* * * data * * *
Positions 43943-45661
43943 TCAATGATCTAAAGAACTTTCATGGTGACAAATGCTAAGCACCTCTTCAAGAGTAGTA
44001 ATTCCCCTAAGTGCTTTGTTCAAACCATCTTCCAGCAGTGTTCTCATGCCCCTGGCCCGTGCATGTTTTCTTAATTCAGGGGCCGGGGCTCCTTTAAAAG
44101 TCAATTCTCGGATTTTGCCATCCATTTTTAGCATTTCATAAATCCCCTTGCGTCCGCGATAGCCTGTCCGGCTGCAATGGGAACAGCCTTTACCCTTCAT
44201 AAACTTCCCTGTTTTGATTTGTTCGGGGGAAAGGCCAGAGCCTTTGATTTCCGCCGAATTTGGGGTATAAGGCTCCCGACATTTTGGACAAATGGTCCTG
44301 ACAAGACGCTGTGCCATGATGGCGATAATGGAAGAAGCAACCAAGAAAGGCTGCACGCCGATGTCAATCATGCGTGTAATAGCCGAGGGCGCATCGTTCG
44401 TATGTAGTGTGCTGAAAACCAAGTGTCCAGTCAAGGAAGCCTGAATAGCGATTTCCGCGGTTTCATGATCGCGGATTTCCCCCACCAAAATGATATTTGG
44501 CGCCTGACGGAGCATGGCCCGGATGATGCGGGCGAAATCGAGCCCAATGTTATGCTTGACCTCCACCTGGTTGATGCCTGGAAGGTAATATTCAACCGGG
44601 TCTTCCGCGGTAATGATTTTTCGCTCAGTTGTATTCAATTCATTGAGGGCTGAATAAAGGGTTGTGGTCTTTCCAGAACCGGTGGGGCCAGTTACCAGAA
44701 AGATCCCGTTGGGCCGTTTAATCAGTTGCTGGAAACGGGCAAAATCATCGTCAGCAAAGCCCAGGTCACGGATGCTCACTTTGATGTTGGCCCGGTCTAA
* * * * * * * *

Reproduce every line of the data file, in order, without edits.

Positions 43943-45661
43943 TCAATGATCTAAAGAACTTTCATGGTGACAAATGCTAAGCACCTCTTCAAGAGTAGTA
44001 ATTCCCCTAAGTGCTTTGTTCAAACCATCTTCCAGCAGTGTTCTCATGCCCCTGGCCCGTGCATGTTTTCTTAATTCAGGGGCCGGGGCTCCTTTAAAAG
44101 TCAATTCTCGGATTTTGCCATCCATTTTTAGCATTTCATAAATCCCCTTGCGTCCGCGATAGCCTGTCCGGCTGCAATGGGAACAGCCTTTACCCTTCAT
44201 AAACTTCCCTGTTTTGATTTGTTCGGGGGAAAGGCCAGAGCCTTTGATTTCCGCCGAATTTGGGGTATAAGGCTCCCGACATTTTGGACAAATGGTCCTG
44301 ACAAGACGCTGTGCCATGATGGCGATAATGGAAGAAGCAACCAAGAAAGGCTGCACGCCGATGTCAATCATGCGTGTAATAGCCGAGGGCGCATCGTTCG
44401 TATGTAGTGTGCTGAAAACCAAGTGTCCAGTCAAGGAAGCCTGAATAGCGATTTCCGCGGTTTCATGATCGCGGATTTCCCCCACCAAAATGATATTTGG
44501 CGCCTGACGGAGCATGGCCCGGATGATGCGGGCGAAATCGAGCCCAATGTTATGCTTGACCTCCACCTGGTTGATGCCTGGAAGGTAATATTCAACCGGG
44601 TCTTCCGCGGTAATGATTTTTCGCTCAGTTGTATTCAATTCATTGAGGGCTGAATAAAGGGTTGTGGTCTTTCCAGAACCGGTGGGGCCAGTTACCAGAA
44701 AGATCCCGTTGGGCCGTTTAATCAGTTGCTGGAAACGGGCAAAATCATCGTCAGCAAAGCCCAGGTCACGGATGCTCACTTTGATGTTGGCCCGGTCTAA